We’ve covered password managers extensively here at MakeUseOf in the past. They’re one of the best ways to cope with the huge amount of passwords we have to deal with. Dashlane is a strong new contender on the password manager scene.
If you’ve tried a few password managers before, you’ve probably learned to expect some roughness around the edges. They’re solid, useful applications, but their interfaces can be overly complex and inconvenient. Dashlane doesn’t just reduce the friction entailed with entering passwords, personal data and payment information on the Web; it also reduces the friction that’s accompanied password managers themselves.
Dashlane is available for Windows and Mac. It has browser extensions for integration with Chrome and Firefox, but it doesn’t only run in your browser.
From the Dashlane window, you can add personal data for Dashlane’s form filler.
You can also add ID cards and payment information, such as credit cards. Dashlane lays the cards out logically, with slick graphics.
Dashlane can import passwords from web browsers and competing password managers like LastPass and Keepass.
When you need to enter personal data, you’ll see Dashlane’s form filler in action. You can fill the form without ever touching your keyboard.
Dashlane can generate strong passwords when you’re creating a new password.
Sign into an account on a website and Dashlane will notice. You can save the password for later and have Dashlane automatically log you in in the future.
Saved logins are stored in the Logins and Passwords section, along with categories and website logos. Click the Play button while hovering over a website’s logo to open it in your browser and log in. Click a website’s logo to see or edit its login information.
Dashlane automatically logs you into websites when you visit them. If you have multiple accounts, Dashlane prompts you to choose an account.
Dashlane promises mobile apps and Internet Explorer integration soon.
Dashlane’s sync is completely optional. You can use it as a local application and back up your data manually, or use it as a cloud-based password manager and sync your data across your devices.
When you sign into Dashlane from another computer, Dashlane sends you a code by email or SMS message. It’s a simple approach to two-factor authentication that works well. Other password managers like LastPass offer various two-factor authentication methods, but they can all be removed by someone with access to the account’s email address. This approach simplifies the process and doesn’t detract from security.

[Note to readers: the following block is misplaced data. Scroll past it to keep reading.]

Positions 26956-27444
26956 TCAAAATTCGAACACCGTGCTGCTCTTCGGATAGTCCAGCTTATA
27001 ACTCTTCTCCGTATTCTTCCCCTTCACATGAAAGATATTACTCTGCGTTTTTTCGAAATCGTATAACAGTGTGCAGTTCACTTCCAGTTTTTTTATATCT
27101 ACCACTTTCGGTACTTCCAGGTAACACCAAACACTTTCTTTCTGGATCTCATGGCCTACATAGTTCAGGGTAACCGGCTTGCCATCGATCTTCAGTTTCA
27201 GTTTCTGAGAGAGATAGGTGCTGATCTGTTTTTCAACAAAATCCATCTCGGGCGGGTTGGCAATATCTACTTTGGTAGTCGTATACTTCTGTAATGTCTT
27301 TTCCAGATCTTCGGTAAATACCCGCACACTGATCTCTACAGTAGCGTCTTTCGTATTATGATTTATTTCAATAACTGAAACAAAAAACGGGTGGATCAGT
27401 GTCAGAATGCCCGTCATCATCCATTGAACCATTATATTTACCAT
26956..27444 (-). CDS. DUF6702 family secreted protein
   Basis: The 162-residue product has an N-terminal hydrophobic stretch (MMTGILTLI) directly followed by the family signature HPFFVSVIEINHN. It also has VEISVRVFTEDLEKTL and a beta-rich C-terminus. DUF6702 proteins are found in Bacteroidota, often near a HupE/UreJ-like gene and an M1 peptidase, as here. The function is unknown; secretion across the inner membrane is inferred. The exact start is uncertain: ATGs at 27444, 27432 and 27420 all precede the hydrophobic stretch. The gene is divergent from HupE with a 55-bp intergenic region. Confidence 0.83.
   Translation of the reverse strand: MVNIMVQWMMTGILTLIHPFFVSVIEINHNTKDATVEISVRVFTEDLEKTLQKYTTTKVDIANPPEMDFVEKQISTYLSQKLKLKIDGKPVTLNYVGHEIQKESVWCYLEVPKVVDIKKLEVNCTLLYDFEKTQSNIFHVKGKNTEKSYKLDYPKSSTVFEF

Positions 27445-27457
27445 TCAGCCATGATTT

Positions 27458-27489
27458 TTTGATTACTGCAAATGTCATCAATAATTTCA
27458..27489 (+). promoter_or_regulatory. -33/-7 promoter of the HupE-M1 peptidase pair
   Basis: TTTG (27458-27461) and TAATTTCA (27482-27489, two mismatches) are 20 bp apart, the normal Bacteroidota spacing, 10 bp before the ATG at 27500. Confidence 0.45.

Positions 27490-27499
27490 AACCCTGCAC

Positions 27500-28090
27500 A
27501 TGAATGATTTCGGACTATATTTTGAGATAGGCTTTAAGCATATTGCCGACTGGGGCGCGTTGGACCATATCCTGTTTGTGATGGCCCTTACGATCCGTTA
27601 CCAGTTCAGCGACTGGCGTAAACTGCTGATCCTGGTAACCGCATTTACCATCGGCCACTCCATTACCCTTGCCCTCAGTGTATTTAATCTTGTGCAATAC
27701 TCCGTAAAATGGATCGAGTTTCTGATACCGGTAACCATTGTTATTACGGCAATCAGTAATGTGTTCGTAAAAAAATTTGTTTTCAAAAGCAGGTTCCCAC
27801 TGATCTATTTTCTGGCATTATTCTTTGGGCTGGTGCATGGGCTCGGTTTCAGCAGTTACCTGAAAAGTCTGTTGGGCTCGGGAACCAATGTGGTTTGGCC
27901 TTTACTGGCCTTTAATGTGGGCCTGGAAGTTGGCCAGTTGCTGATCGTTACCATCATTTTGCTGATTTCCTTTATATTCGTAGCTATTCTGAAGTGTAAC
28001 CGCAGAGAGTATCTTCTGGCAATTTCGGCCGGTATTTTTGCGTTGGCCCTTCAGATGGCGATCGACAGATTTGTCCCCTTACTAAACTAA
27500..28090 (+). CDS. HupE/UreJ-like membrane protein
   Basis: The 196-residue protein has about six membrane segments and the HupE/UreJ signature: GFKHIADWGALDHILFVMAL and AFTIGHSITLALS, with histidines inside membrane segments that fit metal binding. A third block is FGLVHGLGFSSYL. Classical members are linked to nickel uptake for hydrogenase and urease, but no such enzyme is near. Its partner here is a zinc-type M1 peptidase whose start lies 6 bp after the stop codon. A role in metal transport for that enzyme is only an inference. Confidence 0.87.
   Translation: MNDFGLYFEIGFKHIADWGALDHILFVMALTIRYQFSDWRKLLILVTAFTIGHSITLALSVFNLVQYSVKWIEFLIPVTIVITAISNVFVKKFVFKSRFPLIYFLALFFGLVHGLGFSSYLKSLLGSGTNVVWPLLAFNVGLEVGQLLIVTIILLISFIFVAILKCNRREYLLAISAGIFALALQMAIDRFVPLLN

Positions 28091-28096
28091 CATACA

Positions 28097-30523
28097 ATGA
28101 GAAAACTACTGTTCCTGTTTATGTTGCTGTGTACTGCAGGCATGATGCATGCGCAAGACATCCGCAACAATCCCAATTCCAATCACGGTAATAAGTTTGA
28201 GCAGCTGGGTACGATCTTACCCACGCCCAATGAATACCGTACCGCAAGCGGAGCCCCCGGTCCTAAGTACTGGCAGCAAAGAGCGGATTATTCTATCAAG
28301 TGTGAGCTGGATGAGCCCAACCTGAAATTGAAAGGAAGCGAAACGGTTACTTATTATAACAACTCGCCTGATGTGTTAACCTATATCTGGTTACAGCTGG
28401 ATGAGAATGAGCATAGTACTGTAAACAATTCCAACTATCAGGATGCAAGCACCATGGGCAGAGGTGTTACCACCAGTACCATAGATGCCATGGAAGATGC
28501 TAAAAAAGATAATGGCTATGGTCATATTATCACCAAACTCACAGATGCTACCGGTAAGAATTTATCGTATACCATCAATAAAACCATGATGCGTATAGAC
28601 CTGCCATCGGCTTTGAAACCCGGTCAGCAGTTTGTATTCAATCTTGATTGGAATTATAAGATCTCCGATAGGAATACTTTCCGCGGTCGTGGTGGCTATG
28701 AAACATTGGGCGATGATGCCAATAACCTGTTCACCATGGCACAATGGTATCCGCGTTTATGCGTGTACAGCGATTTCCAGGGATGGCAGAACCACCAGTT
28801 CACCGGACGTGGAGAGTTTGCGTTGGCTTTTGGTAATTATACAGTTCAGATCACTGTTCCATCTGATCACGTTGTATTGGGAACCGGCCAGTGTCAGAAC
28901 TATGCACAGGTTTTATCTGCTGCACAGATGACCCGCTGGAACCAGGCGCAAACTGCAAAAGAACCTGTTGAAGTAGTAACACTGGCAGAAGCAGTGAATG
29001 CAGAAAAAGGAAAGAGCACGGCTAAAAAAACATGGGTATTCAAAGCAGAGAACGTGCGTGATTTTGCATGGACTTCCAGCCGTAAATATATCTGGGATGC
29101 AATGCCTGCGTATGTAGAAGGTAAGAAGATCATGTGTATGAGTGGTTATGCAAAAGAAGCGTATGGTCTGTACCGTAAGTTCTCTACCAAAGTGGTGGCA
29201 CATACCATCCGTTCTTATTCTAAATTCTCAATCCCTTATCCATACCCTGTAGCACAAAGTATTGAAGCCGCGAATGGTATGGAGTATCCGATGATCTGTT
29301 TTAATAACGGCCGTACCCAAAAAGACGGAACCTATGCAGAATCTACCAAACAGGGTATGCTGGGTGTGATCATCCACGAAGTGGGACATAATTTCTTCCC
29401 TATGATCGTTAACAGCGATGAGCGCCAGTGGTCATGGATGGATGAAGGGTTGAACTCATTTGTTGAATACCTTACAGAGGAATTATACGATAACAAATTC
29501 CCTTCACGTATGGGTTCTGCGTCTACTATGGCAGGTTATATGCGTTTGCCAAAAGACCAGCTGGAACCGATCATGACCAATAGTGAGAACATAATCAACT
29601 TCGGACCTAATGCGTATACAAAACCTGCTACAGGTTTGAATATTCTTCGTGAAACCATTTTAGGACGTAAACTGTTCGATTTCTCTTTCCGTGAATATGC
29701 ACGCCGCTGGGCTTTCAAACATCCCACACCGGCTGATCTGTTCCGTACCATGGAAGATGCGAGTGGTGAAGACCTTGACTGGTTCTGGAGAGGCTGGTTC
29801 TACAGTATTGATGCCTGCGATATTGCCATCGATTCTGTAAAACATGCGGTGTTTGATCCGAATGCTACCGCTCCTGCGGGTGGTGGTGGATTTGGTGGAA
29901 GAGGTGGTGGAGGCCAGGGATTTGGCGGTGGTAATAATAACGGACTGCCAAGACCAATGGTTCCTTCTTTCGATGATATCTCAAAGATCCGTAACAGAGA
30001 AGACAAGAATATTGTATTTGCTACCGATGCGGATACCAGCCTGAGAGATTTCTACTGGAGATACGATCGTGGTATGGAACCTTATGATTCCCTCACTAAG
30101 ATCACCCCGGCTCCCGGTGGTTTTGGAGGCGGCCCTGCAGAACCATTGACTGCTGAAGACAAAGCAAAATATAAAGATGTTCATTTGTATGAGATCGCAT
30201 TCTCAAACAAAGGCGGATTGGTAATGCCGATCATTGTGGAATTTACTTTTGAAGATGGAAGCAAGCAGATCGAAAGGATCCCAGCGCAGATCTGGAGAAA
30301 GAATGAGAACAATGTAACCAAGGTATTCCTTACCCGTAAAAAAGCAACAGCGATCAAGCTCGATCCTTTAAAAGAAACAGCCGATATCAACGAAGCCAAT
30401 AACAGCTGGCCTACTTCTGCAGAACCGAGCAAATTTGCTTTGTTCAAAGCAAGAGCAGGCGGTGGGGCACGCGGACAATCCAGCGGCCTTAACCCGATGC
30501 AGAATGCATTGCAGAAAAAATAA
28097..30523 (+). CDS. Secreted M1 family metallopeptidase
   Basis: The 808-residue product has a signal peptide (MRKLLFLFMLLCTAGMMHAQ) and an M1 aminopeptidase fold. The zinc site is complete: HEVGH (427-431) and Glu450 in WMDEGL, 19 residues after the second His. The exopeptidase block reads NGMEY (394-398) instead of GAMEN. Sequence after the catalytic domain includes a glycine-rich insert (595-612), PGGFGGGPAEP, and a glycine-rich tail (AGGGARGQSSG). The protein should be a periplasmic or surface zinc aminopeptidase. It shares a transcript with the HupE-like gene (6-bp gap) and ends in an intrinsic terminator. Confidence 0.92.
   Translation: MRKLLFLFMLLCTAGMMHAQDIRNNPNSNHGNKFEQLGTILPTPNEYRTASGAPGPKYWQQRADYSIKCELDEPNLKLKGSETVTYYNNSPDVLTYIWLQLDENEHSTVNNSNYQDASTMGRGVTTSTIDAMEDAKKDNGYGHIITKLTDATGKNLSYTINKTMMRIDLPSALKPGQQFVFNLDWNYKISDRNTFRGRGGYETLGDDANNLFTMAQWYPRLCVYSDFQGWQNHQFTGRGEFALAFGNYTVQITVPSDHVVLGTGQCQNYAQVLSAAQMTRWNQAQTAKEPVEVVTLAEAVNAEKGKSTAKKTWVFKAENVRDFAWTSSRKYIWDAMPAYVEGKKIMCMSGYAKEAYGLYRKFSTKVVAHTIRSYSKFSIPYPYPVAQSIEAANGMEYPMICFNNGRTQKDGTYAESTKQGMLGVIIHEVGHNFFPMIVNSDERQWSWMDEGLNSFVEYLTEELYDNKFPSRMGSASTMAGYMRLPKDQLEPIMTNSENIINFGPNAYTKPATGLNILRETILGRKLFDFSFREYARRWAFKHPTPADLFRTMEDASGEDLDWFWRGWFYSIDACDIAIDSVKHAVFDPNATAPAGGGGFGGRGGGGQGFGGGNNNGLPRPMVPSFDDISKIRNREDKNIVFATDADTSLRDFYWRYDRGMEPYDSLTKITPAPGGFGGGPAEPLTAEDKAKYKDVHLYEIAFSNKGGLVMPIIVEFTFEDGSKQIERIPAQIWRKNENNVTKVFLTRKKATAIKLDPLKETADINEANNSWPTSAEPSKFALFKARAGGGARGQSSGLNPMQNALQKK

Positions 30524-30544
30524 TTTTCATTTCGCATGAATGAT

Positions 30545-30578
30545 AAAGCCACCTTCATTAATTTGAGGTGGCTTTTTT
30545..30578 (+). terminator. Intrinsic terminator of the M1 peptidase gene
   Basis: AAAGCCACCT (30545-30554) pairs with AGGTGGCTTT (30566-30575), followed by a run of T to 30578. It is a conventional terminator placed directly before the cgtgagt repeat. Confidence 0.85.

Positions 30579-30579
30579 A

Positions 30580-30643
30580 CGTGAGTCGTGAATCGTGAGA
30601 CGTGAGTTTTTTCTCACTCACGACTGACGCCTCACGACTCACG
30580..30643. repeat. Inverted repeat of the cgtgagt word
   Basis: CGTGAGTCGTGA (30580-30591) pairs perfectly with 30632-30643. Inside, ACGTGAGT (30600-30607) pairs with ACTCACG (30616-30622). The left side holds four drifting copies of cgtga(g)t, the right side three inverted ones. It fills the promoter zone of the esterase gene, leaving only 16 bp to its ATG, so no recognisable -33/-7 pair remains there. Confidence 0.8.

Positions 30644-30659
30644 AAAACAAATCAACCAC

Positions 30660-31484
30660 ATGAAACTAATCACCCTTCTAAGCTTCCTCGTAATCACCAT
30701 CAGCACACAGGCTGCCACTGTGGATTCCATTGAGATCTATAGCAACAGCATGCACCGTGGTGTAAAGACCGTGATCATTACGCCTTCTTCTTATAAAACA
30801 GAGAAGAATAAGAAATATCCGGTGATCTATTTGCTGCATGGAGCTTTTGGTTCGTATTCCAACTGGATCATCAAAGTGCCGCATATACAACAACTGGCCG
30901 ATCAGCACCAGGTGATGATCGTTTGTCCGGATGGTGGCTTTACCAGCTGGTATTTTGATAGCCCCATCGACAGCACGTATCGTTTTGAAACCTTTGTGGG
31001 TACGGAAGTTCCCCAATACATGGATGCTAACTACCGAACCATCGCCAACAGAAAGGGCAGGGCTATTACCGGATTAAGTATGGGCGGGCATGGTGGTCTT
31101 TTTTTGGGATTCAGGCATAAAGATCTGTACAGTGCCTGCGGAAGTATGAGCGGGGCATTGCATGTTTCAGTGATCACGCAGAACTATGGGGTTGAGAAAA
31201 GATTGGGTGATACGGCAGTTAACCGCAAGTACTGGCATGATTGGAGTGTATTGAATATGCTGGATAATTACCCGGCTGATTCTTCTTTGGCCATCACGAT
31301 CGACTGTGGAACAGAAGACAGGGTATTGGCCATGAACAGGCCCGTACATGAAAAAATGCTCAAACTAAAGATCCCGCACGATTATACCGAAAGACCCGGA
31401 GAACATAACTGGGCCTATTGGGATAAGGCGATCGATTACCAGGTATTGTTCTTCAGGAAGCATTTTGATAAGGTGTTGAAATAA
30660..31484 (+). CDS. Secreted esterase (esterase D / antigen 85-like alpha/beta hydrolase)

Dashlane never synchronizes your credit card numbers or other pieces of payment information.
Dashlane doesn’t just have a pretty interface, it has a strong security architecture underneath.
Your passwords and other personal data are encrypted with a master password you provide. You must remember this password or you’ll lose access to your data forever – Dashlane can’t reset it for you. This prevents even their employees from accessing your personal data.
Dashlane helps you create a strong master password when you set it up. Provide a sentence and year and it’ll help you generate a password.
If you enable sync, you can also view your data and manage allowed devices from the Dashlane website.
Dashlane isn’t just a password manager, it’s also an online shopping assistant. Its express checkout feature detects checkout pages and guides you through them.
Dashlane saves receipts of your purchases, so you can view them later. Dashlane even saves screenshots of the checkout process.
Entering payment information is a lot slicker than it is with competing form fillers.
Dashlane’s security dashboard scans your passwords and displays their strength. If you have insecure passwords, you can log into them with Dashlane and change the password. When you change the password on the website, Dashlane will generate a secure password for you and remember it.
Dashlane could bring password managers to a wider audience. Its interface and architecture show a real attempt to simplify what has traditionally been a complex type of software. Sure, all of these features – except the online-shopping ones – are available in other password managers and form fillers, but they’ve never been done quite this well before.
Dashlane is currently in beta, but it’s open to the public. They promise all current beta features will remain free to everyone.
Have you tried Dashlane? Leave a comment and let us know what you thought. Or do you prefer one of its competitors, KeePass or LastPass?
Image Credit: Online shopping screenshots via Dashlane
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